The Authenticity show in the Waynflete Gallery has enabled visitors of all ages to participate in various reinterpretations of famous “masterpieces.” The show invites viewers and participants to consider the very definitions of art and who is an artist, while posing questions about originality and ownership. The artists whose work is examined are Andy Warhol, Georges Seurat, Leonardo Da Vinci, and Sol Lewitt.
Many of you have already noted with great excitement that Colum McCann, the widely read and highly acclaimed Irish author of six novels and three collections of stories, is coming to speak at Waynflete during the evening of February 6, and again to an Upper School assembly on February 7. Not surprisingly, given his stature as a writer, the public event on the 6th is already sold out.
While Waynflete’s interest in hosting such an important writer would seem self-evident, you may be wondering why Mr. McCann is interested in coming to Waynflete, particularly since his public appearances are rare these days. It turns out that he has another mission in life besides creating great art. He is a co-founder and president of Narrative 4, an organization dedicated to equipping tomorrow’s leaders “to use their stories to build empathy, shatter stereotypes, break down barriers, and—ultimately—make the world a better place.” The Narrative 4 motto is “Fearless hope through radical empathy.” Check out the video on the Narrative 4 web page describing their signature program, “the story exchange” (linked here).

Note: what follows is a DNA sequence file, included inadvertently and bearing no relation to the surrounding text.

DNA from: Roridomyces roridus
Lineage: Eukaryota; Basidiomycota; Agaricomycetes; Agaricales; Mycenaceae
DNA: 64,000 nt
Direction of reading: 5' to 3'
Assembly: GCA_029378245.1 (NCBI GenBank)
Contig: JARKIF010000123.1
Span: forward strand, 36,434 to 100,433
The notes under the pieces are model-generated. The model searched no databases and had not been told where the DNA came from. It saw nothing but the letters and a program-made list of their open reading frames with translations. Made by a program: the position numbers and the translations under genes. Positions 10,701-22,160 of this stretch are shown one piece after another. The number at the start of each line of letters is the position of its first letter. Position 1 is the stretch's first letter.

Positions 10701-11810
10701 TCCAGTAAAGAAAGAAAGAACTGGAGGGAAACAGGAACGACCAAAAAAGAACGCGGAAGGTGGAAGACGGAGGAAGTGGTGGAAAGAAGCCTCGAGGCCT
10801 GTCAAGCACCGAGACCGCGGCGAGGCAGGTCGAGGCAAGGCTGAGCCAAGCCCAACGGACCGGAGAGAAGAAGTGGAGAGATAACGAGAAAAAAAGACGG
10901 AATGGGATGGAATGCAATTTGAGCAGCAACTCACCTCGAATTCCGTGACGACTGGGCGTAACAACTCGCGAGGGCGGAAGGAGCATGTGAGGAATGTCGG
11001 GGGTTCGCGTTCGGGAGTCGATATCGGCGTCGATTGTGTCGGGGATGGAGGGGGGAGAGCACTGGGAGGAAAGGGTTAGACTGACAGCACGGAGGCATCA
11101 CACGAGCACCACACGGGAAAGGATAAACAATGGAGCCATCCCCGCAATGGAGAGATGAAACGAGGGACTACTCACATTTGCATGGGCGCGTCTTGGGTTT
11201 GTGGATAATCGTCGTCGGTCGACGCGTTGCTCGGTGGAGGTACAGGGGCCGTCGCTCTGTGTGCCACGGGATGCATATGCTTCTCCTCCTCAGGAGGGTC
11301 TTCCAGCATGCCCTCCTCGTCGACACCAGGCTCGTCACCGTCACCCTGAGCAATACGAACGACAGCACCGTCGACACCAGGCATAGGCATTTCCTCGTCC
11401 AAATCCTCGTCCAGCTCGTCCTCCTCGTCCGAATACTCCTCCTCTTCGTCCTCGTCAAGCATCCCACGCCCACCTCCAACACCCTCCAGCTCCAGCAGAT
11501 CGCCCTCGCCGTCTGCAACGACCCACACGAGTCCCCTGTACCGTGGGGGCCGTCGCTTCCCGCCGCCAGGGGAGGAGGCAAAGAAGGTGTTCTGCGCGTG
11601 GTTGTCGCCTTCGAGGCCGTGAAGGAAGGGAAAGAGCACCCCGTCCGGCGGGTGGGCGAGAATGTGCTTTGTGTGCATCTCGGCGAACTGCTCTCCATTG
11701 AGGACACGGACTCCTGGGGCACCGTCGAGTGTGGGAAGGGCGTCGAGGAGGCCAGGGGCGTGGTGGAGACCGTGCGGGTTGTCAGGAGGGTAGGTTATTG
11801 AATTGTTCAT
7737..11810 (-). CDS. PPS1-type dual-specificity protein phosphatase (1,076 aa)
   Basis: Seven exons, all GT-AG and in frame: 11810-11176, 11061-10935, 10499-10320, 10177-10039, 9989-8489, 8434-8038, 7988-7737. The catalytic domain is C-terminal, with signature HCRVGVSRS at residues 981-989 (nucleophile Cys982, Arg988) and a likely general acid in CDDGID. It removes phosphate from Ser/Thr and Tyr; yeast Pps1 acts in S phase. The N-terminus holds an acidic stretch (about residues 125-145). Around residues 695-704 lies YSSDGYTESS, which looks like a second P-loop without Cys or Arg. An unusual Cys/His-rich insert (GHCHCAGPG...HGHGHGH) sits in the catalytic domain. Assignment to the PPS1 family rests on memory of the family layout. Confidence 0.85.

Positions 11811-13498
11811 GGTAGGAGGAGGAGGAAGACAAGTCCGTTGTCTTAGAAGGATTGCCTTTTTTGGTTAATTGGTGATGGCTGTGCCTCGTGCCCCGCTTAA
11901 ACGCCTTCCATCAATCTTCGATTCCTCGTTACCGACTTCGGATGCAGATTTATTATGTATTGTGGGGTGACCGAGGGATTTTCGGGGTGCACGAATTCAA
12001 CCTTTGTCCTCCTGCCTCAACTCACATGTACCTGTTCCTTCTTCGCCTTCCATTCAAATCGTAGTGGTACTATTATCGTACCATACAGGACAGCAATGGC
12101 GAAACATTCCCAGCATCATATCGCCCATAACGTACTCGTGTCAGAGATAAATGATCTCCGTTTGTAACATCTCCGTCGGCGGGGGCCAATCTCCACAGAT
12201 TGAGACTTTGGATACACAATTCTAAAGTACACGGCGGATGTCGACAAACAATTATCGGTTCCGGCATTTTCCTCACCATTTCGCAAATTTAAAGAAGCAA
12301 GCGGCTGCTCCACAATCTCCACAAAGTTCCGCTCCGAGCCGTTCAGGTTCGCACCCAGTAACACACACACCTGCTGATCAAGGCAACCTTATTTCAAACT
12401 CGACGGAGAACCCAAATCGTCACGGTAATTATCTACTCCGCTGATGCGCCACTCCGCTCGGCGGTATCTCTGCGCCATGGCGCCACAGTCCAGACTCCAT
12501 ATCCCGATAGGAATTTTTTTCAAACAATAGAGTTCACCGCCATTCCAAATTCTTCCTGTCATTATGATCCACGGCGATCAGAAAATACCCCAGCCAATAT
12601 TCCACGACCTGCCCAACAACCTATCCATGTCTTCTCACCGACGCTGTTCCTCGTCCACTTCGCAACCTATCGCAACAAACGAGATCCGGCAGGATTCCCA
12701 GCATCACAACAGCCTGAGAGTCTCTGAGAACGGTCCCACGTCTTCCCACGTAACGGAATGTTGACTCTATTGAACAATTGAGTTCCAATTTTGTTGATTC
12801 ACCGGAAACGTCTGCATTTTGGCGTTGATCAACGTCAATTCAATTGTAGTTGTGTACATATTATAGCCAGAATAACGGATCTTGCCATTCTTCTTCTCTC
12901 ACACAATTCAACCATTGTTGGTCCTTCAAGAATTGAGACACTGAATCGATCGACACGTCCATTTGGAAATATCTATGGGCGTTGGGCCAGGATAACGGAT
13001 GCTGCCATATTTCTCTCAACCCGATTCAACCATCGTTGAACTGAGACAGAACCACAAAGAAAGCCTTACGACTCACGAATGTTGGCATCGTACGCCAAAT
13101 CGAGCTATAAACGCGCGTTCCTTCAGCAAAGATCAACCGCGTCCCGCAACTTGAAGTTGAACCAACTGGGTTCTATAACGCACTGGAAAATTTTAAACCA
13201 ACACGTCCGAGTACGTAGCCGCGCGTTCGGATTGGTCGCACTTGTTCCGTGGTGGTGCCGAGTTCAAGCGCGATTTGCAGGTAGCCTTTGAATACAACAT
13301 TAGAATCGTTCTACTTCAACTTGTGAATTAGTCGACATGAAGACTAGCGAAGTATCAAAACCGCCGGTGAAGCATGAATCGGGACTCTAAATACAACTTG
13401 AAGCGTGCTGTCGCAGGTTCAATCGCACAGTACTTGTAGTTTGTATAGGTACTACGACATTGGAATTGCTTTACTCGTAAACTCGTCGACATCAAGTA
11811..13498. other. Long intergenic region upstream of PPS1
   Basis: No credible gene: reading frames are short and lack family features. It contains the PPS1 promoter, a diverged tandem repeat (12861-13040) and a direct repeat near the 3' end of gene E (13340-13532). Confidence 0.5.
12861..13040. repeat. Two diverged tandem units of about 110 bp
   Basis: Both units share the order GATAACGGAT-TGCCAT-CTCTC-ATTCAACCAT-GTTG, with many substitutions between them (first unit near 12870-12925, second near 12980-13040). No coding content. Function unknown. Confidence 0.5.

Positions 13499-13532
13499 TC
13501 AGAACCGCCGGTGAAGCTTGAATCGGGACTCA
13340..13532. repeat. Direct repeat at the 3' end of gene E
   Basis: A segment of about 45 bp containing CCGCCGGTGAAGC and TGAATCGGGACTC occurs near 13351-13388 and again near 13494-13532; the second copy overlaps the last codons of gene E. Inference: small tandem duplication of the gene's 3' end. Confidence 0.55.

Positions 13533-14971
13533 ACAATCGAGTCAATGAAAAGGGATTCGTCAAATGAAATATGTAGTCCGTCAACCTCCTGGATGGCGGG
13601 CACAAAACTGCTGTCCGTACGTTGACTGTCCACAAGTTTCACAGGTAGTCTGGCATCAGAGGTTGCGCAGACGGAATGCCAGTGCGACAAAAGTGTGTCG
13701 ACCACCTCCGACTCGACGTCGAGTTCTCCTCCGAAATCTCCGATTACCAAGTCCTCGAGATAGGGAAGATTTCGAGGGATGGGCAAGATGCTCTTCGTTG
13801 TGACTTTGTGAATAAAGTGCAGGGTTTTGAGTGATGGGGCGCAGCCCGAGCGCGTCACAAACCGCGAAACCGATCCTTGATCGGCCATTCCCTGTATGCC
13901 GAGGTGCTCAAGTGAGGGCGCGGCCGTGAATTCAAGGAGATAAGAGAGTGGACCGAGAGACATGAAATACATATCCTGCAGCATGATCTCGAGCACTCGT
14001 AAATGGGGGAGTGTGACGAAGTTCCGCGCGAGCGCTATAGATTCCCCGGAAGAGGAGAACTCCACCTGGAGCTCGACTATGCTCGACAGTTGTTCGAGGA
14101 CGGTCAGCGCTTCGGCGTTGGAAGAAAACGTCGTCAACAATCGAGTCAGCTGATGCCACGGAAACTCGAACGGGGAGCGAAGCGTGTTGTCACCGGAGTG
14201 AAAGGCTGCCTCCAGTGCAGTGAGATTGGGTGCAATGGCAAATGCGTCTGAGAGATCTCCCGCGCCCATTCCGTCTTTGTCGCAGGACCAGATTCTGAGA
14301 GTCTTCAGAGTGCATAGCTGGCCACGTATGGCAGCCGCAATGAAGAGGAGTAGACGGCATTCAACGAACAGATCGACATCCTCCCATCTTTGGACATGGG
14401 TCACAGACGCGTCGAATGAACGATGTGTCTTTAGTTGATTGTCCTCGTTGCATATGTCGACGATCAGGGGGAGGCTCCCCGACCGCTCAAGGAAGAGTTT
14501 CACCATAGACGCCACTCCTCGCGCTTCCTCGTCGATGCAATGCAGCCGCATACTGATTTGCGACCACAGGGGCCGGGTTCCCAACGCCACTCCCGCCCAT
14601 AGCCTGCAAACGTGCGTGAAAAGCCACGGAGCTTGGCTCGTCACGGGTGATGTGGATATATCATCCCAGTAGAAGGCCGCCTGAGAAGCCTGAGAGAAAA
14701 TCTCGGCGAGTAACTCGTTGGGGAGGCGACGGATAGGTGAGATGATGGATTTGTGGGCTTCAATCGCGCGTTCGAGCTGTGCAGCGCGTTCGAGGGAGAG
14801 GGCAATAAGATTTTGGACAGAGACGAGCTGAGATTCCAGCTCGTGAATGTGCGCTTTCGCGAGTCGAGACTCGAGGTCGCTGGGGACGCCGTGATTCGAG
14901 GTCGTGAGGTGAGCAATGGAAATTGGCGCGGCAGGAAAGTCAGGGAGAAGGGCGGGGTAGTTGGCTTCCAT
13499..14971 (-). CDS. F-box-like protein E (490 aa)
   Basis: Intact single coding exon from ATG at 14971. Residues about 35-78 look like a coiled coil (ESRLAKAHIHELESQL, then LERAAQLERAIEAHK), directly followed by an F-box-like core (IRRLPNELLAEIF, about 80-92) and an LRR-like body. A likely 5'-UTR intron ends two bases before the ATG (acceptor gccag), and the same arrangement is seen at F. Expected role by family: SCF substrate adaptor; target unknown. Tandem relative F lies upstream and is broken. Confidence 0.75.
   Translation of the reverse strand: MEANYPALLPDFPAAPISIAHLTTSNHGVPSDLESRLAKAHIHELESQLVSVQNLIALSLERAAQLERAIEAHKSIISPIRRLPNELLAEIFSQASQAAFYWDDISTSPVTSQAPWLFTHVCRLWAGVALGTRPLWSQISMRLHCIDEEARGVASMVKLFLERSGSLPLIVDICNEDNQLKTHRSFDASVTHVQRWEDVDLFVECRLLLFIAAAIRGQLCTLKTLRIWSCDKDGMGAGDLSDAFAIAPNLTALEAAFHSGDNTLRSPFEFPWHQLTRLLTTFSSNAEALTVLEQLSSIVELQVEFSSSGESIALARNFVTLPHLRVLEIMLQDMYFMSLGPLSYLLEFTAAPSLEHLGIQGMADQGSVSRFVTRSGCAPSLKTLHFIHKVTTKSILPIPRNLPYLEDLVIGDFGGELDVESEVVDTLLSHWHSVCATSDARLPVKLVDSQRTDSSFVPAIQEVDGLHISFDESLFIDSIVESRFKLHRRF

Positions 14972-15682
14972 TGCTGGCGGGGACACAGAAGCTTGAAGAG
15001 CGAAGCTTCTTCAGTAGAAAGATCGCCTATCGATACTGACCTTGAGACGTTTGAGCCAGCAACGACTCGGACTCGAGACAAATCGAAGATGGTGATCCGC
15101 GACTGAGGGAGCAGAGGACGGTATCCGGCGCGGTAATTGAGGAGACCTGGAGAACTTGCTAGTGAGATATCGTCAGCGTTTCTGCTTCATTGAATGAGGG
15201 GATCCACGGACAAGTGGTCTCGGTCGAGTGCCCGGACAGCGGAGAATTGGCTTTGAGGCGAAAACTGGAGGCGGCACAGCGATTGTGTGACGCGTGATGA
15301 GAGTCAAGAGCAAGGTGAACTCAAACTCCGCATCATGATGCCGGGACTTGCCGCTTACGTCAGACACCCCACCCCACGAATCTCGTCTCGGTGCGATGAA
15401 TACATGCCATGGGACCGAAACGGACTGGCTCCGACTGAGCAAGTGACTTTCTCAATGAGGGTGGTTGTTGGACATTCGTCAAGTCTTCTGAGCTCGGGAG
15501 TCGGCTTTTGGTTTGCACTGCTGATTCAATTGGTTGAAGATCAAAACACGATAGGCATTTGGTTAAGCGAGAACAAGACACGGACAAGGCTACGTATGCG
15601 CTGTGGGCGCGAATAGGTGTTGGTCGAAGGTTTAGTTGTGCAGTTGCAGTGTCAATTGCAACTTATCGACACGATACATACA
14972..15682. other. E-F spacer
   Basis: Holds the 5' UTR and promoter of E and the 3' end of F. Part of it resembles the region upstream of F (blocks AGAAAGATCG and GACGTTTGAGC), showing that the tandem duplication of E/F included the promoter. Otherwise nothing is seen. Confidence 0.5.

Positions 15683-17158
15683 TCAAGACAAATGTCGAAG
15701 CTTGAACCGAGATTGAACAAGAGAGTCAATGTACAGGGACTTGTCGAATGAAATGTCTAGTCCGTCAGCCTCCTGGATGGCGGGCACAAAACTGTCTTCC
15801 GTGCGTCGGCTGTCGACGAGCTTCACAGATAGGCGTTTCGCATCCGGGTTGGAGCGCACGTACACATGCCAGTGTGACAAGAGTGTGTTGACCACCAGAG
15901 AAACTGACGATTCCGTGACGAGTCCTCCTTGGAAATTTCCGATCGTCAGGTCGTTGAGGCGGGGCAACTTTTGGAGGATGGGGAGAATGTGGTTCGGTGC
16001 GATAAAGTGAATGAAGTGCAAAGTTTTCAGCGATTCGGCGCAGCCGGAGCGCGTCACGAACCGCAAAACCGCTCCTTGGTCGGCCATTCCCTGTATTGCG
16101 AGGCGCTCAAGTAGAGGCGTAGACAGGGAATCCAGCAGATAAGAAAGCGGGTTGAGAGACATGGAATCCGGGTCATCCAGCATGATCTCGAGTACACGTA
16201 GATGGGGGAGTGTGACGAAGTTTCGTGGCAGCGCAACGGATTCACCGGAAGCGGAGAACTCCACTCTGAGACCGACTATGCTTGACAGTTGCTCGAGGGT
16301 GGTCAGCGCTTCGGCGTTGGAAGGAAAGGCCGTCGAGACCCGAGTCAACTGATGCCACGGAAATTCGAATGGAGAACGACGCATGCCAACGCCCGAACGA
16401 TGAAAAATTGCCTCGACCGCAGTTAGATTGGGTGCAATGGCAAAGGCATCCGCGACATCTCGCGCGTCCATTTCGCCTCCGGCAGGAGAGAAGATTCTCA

Waynflete sixth-graders gathered last week to celebrate Saturnalia, an ancient Roman holiday that celebrated the return of Saturn, the god of the harvest.
Students made ancient Roman pendants out of clay, inscribing them with their initials and favorite numbers (using Roman numerals, of course). They learned about Roman food, making their own Roman recipes and “tea-ifying” them to make them look ancient. Finally, the entire sixth grade gathered in the new Lower School Innovation Lab dressed in togae—borrowed bedsheets, not the 30-foot long variety favored by Romans.
Waynflete has received a $4,990 STEM grant from the Toshiba America Foundation (TAF). These funds will support the initial costs to set up a molecular genetics laboratory at Waynflete, which will enable students to sequence DNA.